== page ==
And it isn’t just us. The facilities, equipment, power, water, and materials are all also provided by workers, and these workers get paid pennies on every dollar of value they generate.
What about taxes and regulatory compliance? Surely it’s OK to minimize or avoid those expenses, right? That’s what business owners and the conservatives in their pockets would like you to think.
However, businesses benefit from the existence of a government capable of enforcing property rights and creating a stable environment in which to do business. It is only fair that they should pay for this benefit. Likewise, it is only fair that businesses should be regulated to ensure that owners and managers do not focus exclusively on profit at the expense of all other considerations.
Unions Are Not Corrupt
At least, unions are not inherently corrupt, or at least no more so than the church, the government, or any corporation.
Whether a union can resist corruption depends on the integrity of those elected to run it on behalf of the members.
Unions Are Effective
Unions won workers weekends, forty-hour workweeks, unemployment insurance, workers’ compensation, overtime pay, and heavy regulations on child labor. Unions fight for pay raises, better working conditions, better benefits, and due process to ensure that workers aren’t turned out of their jobs without cause.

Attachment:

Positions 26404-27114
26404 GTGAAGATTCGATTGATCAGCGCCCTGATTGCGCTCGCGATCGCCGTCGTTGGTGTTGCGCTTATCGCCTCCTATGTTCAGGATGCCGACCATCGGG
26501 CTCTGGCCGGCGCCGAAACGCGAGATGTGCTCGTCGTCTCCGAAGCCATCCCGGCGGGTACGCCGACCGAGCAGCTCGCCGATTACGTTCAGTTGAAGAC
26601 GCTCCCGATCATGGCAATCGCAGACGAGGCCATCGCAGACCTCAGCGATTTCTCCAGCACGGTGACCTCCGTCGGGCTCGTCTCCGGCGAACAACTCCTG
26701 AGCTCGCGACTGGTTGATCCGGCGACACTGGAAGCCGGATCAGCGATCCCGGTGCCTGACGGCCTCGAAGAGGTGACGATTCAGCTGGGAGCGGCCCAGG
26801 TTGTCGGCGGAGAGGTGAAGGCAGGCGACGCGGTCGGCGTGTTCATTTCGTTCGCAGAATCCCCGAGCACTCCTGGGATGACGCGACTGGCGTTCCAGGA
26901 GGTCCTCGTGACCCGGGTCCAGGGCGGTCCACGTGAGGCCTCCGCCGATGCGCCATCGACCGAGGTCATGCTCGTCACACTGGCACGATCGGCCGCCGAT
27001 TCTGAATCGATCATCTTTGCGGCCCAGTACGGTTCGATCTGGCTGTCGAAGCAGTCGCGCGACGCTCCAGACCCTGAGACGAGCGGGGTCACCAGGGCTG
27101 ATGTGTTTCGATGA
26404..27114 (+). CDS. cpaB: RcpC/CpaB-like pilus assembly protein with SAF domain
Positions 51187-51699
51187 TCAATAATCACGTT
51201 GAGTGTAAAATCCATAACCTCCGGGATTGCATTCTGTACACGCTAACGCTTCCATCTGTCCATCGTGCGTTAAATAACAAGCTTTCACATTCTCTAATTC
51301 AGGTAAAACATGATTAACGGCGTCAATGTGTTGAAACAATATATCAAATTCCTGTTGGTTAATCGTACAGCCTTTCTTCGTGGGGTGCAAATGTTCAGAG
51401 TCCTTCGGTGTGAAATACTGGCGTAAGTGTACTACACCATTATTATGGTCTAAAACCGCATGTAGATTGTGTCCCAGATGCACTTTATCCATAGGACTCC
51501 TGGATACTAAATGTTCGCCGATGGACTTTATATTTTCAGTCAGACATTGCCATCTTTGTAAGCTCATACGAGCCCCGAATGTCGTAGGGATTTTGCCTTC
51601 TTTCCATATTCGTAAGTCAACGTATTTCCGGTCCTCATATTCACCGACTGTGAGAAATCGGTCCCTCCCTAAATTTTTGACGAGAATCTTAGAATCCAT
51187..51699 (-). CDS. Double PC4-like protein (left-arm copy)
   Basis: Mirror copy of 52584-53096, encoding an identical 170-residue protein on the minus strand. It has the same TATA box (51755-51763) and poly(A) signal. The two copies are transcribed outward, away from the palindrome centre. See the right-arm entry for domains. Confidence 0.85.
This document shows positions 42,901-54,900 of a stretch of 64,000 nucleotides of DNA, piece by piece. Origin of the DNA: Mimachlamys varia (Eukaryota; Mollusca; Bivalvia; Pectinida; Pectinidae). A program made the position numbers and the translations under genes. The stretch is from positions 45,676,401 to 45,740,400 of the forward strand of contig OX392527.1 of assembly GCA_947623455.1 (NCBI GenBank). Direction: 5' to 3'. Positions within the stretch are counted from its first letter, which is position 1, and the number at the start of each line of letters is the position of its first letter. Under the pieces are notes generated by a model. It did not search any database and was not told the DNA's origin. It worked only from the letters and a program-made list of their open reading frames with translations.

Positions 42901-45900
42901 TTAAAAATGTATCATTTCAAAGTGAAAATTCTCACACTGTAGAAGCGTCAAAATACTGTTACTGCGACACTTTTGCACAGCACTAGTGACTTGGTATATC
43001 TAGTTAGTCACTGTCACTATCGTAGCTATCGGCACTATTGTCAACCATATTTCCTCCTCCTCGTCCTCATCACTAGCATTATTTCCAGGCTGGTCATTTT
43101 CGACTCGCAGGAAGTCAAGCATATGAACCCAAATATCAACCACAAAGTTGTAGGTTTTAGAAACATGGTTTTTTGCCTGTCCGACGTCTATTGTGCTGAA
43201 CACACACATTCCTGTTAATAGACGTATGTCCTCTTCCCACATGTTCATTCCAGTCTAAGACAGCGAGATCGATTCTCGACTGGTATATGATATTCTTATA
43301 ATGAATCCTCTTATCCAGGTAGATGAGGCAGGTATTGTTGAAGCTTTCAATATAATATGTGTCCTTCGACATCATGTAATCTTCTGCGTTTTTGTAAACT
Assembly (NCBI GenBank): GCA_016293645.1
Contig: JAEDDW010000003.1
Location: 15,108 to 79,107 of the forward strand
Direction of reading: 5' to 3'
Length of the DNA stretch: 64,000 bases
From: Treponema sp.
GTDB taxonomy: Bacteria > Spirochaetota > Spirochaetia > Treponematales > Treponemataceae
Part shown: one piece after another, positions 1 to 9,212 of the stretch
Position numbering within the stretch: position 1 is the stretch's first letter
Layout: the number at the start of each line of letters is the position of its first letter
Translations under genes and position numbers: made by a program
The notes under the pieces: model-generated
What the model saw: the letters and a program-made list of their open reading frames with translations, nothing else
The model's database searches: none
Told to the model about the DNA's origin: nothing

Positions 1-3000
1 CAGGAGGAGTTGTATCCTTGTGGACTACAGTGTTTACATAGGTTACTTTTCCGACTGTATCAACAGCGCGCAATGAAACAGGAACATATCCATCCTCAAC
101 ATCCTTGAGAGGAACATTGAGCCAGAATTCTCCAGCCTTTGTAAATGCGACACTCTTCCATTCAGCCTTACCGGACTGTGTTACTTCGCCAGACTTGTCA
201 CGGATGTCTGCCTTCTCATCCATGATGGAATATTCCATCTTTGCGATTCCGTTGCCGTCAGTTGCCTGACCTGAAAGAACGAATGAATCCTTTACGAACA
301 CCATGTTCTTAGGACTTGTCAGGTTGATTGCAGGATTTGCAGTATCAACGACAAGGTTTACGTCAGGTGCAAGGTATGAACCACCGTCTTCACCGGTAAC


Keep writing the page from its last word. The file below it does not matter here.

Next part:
If they weren’t effective, conservatives wouldn’t put so much effort into union busting, and businessmen wouldn’t have unions of their own such as the US Chamber of Commerce.
Your bosses understand the value of organization and collective bargaining, as well as lobbying in Washington, DC and in local and state government. That’s why they want to deny us workers the ability to do the same.
Unions Are Still Necessary
No freedom and no measure of justice or equality is ever won without a fight. Furthermore, eternal vigilance is the price of freedom, justice, and equality. If you turn your back on the bastards for a second, the capitalists and their pet politicians will try to take back everything we’ve forced them to give us as our rightful due.
The forty hour workweek is already a thing of the past for many workers. Wage theft is rampant. Life for workers will only get worse unless we fight back. To effectively combat anti-worker trends in business, we still need strong labor unions.
Victory Through Solidarity
We can reclaim our dignity as workers, and force those who hire us to work for them to treat us like human beings instead of things. But it’s going to be a struggle, and we need to stand together. If we let ourselves be divided, they will conquer us.
Don’t let that happen. Reach out to your fellow workers, no matter who they are. Talk to them outside the workplace, even if you think they’re assholes. We need every ally we can get if we’re going to win this fight.